The Obama White House unveiled its new public-petition website “We The People” on thursday, as a way to “take action on a range of important issues facing our country.” And in the project’s first 30 lackluster minutes, pro-cannabis and animal rights petitions attracted the most support
Macon Phillips, White House Director of New Media tweeted, “Thrilled to launch
#WeThePeople today. It’s your voice in our government, so what are you waiting for?” The website promises an administration response to petitions that attract more than 5,000 responses in 30 days.
It took only a half-hour for the first two petitions to collect 150 signatures, the level required to be searchable in the White House’s petition database. One asks the president to legalize and regulate cannabis. the other is a PETA-sponsored initiative to require the sterilization of pet dogs and cats.
By 2:30 p.m. EDT Thursday, the marijuana measure had more than 1,700 signatures. The pet spay/neuter proposal had more than 700. And a third petition, calling for a new federal investigation into the prosecution of former kosher meatpacking magnate Sholom Rubashkin, was nearing 200.
Rubashkin was sentenced to 27 years in prison in 2010 for financial fraud. His Iowa meat processing plant was the site of a 2008 immigration raid that netted the arrests of 389 illegal immigrants, including 31 minor children. An orthodox Jewish group supportive of Rubashkin submitted the petition. It says 45 members of Congress have already asked the federal government to re-open his case.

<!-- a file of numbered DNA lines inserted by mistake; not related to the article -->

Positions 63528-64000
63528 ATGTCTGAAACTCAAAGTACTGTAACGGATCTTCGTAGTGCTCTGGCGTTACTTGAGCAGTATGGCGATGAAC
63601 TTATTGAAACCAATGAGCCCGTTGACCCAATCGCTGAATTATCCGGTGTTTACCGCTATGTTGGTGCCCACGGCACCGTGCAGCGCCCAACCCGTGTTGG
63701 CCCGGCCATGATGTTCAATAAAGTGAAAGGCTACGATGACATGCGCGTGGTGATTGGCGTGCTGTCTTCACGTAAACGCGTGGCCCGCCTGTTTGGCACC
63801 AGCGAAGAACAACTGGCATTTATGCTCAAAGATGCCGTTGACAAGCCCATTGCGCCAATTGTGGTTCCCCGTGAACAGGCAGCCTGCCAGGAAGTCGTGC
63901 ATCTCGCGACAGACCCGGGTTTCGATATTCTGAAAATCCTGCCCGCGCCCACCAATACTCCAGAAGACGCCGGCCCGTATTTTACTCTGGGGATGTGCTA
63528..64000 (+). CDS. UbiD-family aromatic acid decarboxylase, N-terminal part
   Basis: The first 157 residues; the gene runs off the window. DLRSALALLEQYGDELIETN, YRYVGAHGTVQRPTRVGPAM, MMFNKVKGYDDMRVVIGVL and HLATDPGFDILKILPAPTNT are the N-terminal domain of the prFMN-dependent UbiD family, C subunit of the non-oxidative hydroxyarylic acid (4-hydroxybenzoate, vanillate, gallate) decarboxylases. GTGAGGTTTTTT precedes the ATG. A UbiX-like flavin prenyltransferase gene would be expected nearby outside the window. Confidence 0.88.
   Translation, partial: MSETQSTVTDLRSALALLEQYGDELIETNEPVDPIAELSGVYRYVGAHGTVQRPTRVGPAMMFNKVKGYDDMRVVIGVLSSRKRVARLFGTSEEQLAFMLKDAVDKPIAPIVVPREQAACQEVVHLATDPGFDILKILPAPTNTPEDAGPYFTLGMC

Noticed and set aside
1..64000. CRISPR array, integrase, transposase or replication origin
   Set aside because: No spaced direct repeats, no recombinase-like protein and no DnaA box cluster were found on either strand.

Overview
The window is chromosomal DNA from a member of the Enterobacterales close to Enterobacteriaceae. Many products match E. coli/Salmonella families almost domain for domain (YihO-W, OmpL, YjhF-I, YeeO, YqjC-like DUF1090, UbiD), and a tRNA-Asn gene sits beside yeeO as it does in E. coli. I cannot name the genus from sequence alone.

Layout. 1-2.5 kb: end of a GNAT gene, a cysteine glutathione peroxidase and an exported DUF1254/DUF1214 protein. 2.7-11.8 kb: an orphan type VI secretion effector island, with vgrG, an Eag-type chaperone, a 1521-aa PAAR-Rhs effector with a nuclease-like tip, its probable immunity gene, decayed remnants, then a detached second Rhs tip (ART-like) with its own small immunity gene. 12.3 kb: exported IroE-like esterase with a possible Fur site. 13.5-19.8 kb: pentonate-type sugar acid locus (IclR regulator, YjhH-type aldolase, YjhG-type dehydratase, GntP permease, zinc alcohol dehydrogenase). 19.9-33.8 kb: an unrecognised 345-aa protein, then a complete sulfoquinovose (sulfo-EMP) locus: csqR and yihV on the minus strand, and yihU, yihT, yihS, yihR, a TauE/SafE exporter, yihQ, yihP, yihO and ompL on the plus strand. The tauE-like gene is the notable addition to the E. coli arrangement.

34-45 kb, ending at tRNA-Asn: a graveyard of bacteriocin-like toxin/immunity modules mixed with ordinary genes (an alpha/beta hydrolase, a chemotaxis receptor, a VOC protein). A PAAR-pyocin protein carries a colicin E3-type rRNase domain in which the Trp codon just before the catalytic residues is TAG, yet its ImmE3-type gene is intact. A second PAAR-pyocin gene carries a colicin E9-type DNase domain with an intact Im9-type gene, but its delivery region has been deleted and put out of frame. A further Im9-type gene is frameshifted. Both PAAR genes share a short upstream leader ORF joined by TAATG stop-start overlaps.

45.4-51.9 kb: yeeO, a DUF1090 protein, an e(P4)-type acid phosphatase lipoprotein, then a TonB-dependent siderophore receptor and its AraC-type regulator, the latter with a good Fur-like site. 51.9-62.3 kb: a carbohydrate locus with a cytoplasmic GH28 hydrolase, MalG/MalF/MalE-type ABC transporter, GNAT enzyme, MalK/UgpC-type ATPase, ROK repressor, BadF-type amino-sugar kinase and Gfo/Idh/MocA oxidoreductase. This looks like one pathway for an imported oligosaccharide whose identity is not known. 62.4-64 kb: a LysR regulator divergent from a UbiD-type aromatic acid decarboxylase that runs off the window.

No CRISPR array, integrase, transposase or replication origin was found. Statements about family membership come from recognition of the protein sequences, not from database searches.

Aside from those three petitions and some early buzz on Twitter, the launch appeared to lack enthusiasm.
The conspicuous lack of petitions other than the few early qualifiers could be a technical glitch, or it may have something to do with the site’s registration requirements.
In order to begin circulating a petition, users must first create a WhiteHouse.gov account. This requires providing the Obama administration with your name, email address and hometown. The White House also provides an option to receive email updates from President Obama himself, although the White House would be in violation of federal campaign laws if it used the resulting list for re-election campaign purposes.